Tips for Thought

Tips to Calm Your Inner Critic

What is the Inner Self-Critic?

The inner self-critic is a voice that guides us or provides feedback when we contemplate performing or after finishing a task. This self-critic may have an aggressive tone resembling an authoritarian or is more subtle, pushing us to facilitate change.

If you often have thoughts like, “I’m not good enough!” or “I should have done this instead of that,” you may have a judgmental inner critic.

Why Do We Have an Inner Critic?

The reason why we have this self-critic is that we subconsciously believe that it will motivate us to change. Much like how a strict parent provides critical observations to their child, this inner critic uses the same tactic to help us perform better.

Is it Useful?

However, experts believe that while the inner self-critic is helpful in short-term goals, it does have debilitating effects in the long run. Often, these critiques could lead to anxiety, depression, burnout, or a “perfectionist mindset” that refuses to accept any mistake, no matter how small.

When we leave this critic to fester and control our thoughts and feelings, it can wreak havoc on our self-image and self-esteem. To come to terms with this inner critic, we must learn how to practice self-compassion.

What is Self-Compassion?

Self-compassion is responding to our perceived failures in a supportive and understanding way. Similar to how we would react to our friends and family members when they have a difficult time, fail, or speak about what they don’t like about themselves—we talk to ourselves in a kind and patient way. Instead of brushing our mistakes under the rug, we use these errors as a learning curve to improve while giving us a moment to feel our emotions.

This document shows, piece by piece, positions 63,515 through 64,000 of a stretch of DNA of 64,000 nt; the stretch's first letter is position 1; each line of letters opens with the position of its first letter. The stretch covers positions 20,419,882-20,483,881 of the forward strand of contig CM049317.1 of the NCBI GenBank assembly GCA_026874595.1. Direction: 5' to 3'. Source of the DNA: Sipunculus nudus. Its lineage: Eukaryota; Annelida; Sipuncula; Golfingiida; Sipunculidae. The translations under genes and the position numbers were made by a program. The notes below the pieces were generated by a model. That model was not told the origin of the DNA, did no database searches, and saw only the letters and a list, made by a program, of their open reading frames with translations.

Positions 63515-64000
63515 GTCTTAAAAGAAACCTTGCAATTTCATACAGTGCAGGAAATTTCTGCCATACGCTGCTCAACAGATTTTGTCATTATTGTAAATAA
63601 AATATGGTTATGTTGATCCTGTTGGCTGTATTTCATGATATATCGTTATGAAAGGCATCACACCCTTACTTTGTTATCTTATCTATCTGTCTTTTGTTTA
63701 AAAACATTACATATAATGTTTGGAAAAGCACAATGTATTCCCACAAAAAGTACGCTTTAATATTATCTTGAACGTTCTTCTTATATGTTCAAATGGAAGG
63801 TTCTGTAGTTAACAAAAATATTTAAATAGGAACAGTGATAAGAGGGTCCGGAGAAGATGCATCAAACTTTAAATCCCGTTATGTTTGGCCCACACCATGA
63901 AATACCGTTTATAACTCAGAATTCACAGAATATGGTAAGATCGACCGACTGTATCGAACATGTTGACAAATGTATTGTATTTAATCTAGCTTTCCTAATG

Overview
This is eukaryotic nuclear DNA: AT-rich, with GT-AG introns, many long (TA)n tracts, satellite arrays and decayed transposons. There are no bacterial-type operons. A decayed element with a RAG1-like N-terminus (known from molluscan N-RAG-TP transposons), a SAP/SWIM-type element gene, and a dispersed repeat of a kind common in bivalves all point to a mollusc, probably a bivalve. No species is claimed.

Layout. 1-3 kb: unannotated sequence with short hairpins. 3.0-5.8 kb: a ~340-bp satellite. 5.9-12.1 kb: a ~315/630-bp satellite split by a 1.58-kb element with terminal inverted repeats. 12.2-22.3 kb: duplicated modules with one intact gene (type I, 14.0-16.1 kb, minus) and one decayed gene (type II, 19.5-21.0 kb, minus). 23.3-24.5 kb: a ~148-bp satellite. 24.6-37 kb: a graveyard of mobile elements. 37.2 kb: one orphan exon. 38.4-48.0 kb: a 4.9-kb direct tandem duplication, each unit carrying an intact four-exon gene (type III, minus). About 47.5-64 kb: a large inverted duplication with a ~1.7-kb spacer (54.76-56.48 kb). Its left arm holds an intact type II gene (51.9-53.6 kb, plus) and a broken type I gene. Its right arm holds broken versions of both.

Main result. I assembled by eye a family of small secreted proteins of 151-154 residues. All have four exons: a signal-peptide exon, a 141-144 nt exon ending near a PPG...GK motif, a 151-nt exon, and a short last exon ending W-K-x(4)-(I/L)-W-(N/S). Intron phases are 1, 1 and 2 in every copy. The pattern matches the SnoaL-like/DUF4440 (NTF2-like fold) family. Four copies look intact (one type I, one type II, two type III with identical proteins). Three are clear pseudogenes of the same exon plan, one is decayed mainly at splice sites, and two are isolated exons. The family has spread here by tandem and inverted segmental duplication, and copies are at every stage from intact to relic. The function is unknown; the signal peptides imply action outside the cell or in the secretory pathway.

Why is Self-Compassion Important?

The way we talk to ourselves can affect our overall self-image. When we speak to ourselves like we are failures or constantly berate ourselves for our mistakes, we become less likely to be motivated to do better. Additionally, it can affect our relationships with others—making us unable to accept kindness, help, and even compliments.

How to Practice Self-Compassion?

Practicing self-compassion instead of self-criticism can create a series of changes for the better. If you are used to criticizing yourself instead of being compassionate, it can be hard to stop that habit overnight. Nevertheless, we can reverse it.

Here are some ways how to change that inner critic into an inner companion:

  1. Be mindful of your inner critic.

If you find yourself failing a task and immediately admonishing yourself as a “loser,” a” failure,” or a “good-for-nothing.” Stop and immediately correct yourself. While it may seem natural to beat yourself up after a perceived defeat, it will only make you feel worse and reduces your motivation to try again.

Try these healthy affirmations instead:

  • “Okay, I made a mistake. How do I learn from that?”
  • “I shouldn’t have done that. I’ll do better next time.”
  • “I’m not a failure. I just failed at a task. I can try again.”